The Bureau of Alcohol, Tobacco, Firearms and Explosives (ATF) announced on Friday
that federally licensed firearms businesses could carry out transactions through drive-up windows and temporary booths in their parking lots or other parts of their property. Those transactions include verifying customer identity, completing paperwork, accepting payment and delivering firearms and ammunition.
“An FFL may carry out the requested activities through a drive-up or walk-up window or doorway where the customer is on the licensee’s property on the exterior of the brick and mortar structure at the address listed on the license,” the guidance states.
“An FFL may also carry out the requested activities from a temporary table or booth located in a parking lot or other exterior location on the licensee’s property at the address listed on the license, but any such activities must occur in a location where the licensee has the authority to permit ATF’s entry for inspection purposes,” it continued.
Federal firearms licensees cannot carry out such activities from spaces that are not located on the property of the address listed on their license, unless that takes place at a qualified in-state gun show or event.
The ATF said the guidelines came in response to questions from industry members about whether they could legally conduct business outside of their brick-and-mortar stores. The National Shooting Sports Foundation, a firearms industry trade group, said last month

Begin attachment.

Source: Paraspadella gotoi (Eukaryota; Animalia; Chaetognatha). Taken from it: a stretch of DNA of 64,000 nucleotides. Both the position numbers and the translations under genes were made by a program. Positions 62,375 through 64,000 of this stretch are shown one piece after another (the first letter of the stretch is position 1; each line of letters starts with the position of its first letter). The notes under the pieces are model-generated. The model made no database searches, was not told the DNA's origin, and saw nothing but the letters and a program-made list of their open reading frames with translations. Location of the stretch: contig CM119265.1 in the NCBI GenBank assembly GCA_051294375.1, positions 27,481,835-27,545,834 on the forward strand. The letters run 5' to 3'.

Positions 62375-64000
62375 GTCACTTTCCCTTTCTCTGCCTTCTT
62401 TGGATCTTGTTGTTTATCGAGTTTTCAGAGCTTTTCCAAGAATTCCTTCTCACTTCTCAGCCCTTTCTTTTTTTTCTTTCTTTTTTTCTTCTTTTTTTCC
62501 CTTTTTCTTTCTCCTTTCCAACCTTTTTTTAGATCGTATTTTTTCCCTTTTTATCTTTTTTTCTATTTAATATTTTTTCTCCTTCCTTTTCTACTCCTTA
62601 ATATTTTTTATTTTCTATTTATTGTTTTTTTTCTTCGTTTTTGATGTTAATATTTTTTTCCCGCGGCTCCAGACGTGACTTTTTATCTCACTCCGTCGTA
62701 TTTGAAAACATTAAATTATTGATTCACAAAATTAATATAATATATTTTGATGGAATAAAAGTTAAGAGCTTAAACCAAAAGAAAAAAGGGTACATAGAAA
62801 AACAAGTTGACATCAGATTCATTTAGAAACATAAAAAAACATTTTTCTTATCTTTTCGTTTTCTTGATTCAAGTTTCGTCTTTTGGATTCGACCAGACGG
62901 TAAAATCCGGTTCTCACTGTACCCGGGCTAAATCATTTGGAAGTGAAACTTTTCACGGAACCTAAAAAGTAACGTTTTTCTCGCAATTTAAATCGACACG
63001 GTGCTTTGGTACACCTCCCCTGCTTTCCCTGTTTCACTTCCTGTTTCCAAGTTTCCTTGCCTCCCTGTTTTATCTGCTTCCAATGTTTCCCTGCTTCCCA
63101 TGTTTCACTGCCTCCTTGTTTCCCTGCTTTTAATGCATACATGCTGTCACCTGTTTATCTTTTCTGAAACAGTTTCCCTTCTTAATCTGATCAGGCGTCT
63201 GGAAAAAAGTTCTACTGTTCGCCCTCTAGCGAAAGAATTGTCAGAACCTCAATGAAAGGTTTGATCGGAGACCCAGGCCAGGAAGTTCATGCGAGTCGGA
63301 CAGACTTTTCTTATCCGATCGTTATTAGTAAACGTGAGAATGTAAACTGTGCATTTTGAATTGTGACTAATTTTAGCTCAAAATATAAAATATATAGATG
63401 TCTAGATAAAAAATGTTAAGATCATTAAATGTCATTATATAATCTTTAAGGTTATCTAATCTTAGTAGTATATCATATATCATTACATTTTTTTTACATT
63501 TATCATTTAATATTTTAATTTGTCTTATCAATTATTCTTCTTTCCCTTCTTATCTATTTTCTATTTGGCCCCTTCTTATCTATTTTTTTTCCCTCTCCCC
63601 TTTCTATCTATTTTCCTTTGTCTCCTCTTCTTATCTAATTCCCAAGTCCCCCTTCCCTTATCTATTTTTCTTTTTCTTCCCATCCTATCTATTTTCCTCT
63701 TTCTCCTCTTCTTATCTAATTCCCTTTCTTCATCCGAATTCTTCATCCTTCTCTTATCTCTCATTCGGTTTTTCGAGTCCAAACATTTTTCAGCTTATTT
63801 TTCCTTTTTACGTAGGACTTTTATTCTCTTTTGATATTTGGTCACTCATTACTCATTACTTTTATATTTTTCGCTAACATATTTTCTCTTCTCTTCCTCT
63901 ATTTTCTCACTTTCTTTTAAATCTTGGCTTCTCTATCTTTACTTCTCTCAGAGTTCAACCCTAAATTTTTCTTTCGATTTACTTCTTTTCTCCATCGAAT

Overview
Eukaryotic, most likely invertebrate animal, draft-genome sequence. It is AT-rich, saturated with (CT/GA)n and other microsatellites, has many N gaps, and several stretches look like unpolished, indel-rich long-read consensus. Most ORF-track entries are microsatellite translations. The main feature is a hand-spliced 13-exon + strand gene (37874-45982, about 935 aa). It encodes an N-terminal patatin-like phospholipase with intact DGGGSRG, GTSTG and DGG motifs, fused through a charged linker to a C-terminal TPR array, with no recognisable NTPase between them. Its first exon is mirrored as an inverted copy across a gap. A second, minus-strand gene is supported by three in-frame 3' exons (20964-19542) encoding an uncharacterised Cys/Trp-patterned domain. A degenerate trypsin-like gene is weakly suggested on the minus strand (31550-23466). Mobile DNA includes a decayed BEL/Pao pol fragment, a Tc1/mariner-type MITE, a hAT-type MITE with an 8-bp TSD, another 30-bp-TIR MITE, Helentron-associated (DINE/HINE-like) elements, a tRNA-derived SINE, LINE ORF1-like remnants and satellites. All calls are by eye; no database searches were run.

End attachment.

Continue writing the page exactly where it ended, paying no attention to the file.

that it had asked for more clarity on how retailers could operate during the national emergency.
Gun retailers deemed ‘essential’
As states around the country issue “stay-at-home” orders to curb the spread of the coronavirus, firearms and ammunitions retailers have been classified as essential businesses, according to updated guidance from the federal government.
A March 28 memo
from the Cybersecurity and Infrastructure Security Agency in the Homeland Security Department identified “workers supporting the operation of firearm or ammunition product manufacturers, retailers, importers, distributors, and shooting ranges” as part of the nation’s essential critical infrastructure workforce.
The list is intended to be advisory and not to be considered “the exclusive list of critical infrastructure sectors, workers, and functions that should continue during the Covid-19 response across all jurisdictions.” The advisory states that jurisdictions should add or subtract essential workforce categories based on their own needs and discretion.
More than 40 states and the District of Columbia have issued stay-at-home orders
that have closed or otherwise restricted nonessential businesses. Some states haven’t specifically mentioned firearm retailers in their lists of essential businesses, so they’re assumed to be nonessential.
National guns rights groups have filed lawsuits in places where firearms retailers weren’t specifically designated as essential.
As the pandemic is unfolding, gun sellers across the country
are reporting a surge in firearm and bullet purchases.
Newly released data from the FBI shows a 41% surge in background checks
by individuals attempting to purchase firearms in the US last month, a significant increase over the same period last year.
CNN’s Josh Campbell and Kelly Mena contributed to this report.